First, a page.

Wednesday, June 8, 2022

Branching and fledging - Part 2

As previously noted, the first of the Tompkins Square Park red-tailed hawks chicks fledged on June 6. We visited the park yesterday and saw two flying around with the parents, so the third is likely to fledge any time.

This is Fledgling #1 exploring the branches of the nest tree:

Tompkins red-tail fledgling #1

Tompkins red-tail chick #1 branching

Tompkins red-tail chick #1 branching

Back at the nest, mom Amelia watches #2 practice flapping its wings.
 
Amelia watches one of her kids flap

Then #1 makes a flight to a neighboring tree.

Tompkins red-tail fledgling #1

Tompkins red-tail fledgling #1

Tompkins red-tail fledgling #1

Tompkins red-tail fledgling #1

Fledgling #1 made a few back-and-forth flights, looking great and sticking the landings.

Chick #2 seemed inspired by its sibling and continued practicing at the nest.

Tompkins red-tail fledgling #2

Tompkins red-tail fledgling #2

Then #2 ventured out to the far limbs of the tree and let us see its big and beautiful wings.

Tompkins red-tail fledgling #2

Looking a little nervous!

Tompkins red-tail fledgling #2

Tompkins red-tail fledgling #2

Tompkins red-tail fledgling #2

After exercising for a while, #2 settled in and rested in the evening sun. It would then take a flight to another part of the tree where it tangled in some branches, but we are considering that mostly a fledge.

Tompkins red-tail fledgling #2

This is #3, taking in the activities of its siblings and making flight plans of its own...

Tompkins red-tail chick #3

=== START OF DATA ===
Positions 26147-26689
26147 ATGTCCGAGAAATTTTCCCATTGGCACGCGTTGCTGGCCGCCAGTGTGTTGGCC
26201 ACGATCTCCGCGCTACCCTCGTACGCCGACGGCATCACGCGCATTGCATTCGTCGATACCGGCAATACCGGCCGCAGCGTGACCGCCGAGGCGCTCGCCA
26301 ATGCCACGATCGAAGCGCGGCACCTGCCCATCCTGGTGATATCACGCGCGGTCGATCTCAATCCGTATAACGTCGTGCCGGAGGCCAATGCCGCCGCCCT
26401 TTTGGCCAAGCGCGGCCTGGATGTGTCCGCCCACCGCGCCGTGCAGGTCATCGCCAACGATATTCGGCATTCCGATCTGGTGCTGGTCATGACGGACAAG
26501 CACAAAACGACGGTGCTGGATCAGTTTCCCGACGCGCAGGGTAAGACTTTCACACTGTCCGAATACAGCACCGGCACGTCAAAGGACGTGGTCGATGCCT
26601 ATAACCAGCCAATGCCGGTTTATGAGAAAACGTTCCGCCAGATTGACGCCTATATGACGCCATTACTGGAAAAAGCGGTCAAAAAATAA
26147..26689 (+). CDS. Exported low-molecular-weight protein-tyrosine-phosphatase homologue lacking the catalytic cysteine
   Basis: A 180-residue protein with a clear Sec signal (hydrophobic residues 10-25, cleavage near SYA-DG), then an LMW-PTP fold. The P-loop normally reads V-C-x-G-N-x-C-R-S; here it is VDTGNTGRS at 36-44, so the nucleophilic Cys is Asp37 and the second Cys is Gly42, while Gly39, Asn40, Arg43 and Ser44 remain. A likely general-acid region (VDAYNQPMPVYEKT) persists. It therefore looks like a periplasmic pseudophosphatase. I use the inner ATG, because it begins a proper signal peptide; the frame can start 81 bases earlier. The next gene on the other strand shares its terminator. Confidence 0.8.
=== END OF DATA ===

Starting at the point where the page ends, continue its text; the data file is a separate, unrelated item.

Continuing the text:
This is a very exciting time for these birds and also a time when they are very vulnerable. They are now focused on learning to fly and land safely. They will likely try and stay in the trees for several days until they get their strength and confidence up to be able to maneuver and become familiar with their environment.
 
At some point, they will come to the ground to play or practice hunting. It's imperative that people be aware of this and give them plenty of space. Please keep dogs off the fenced-in lawns as dogs pose a huge threat to the birds. Every year, we have to argue with dog owners about keeping their dogs in the dog run and are met with entitled indignant hostility, which ruins the experience for everyone. Tompkins Square Park has minimal staffing, so we must take care of the park ourselves, which includes taking care of the wildlife.

Seeing hawks running around on the ground is normal as they are likely playing. However, if you see one that appears to be in distress or is sick (eyes closed, drooped head, not moving), call 311 and ask for the Urban Park Rangers. More wildlife help info can be found on this page.

No comments:

Post a Comment

Note: Only a member of this blog may post a comment.